Maybe it was not that bad, but the public, environmental, and planning professionals are feeling snubbed because the Office of Emergency Management in NJ submitted their Hazard Mitigation Plan to the feds without any input from the public. Continue reading “NJ OEM to Public and Experts – Drop Dead”
Now these folks are rethinking! First, a video (OK is a promotional video but it is cool). If disaster strikes I want one of these!
And this fellow just won a coveted prize in architecture, the Pritkzer prize, for designing temporary shelters with the main support coming from cardboard tubes. Be ready to change your mind about what temporary is though. TED Video here
According to this article by Scott Gurian on NJ Spotlight and Newsworks.org, all of the other states in the Mid-Atlantic Region are planning for sea-level rise in a serious way. NJ…not so much. Long article but well worth the read and there is a terrific interactive map from Climate Central at the end. Originally posted on Newsworks.org on November 12, 2013. Full article here.
Editorial from the Press of Atlantic City, originally printed on Monday, October 28, 2013. Hurricane Sandy taught us all many lessons. But now, a year later, as an estimated 26,000 New Jersey residents remain out of their homes and as complaints grow about the maddeningly slow pace of many recovery programs, Professor Seneca’s lesson is one of the more important ones to keep in mind.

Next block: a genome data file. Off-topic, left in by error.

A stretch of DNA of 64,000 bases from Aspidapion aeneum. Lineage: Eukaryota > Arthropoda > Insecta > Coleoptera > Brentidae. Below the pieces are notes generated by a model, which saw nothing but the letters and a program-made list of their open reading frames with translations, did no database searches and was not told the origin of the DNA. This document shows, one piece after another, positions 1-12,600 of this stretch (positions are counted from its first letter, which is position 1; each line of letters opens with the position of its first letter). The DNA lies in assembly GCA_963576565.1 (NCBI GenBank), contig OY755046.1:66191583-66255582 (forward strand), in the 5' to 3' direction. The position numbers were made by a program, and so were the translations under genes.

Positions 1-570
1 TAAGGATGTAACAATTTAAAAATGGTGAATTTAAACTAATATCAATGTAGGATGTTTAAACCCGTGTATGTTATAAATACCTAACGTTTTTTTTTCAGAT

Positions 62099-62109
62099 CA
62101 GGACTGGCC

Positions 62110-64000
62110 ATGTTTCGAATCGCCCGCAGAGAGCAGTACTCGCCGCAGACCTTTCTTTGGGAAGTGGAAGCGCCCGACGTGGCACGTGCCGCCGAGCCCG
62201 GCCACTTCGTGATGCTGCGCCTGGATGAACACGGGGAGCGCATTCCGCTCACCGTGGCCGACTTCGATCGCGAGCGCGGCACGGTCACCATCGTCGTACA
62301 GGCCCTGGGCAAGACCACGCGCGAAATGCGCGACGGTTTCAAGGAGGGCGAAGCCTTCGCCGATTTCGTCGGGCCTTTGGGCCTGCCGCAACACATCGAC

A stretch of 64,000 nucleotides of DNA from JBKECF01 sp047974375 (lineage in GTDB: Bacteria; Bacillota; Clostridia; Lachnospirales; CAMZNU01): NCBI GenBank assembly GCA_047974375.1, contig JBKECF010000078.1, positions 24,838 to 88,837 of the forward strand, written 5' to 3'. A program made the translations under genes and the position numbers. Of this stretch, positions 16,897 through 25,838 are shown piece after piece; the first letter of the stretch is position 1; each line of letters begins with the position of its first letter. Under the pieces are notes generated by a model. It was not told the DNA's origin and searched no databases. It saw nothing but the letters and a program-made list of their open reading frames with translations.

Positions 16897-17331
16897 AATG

Original article in the Star Ledger – September 27, 2013
Written By Grant Salmon
News broke last week that the fire that burned down the Seaside boardwalk was caused by degraded electrical wiring. According to reports, this electrical line had been submerged in sand and salt water by Hurricane Sandy. Ocean County Prosecutor Joseph Coronato said the faulty wiring — located beneath the boardwalk — was “completely inaccessible” to humans.
This statement is misguided. I have walked past the frozen custard stand where the blaze originated at least a dozen times since the storm struck last year. Anybody who knows what the Seaside boardwalk looked like surely understands that a marvel of modern engineering this structure was not. According to Coronato, “You have to tear down the entire building to get to the wire.” That’s about right: Deconstruct a few of the shanty-style shops, pull back a few wooden planks, and access the void underneath the boardwalk to execute a proper inspection. Read original article here.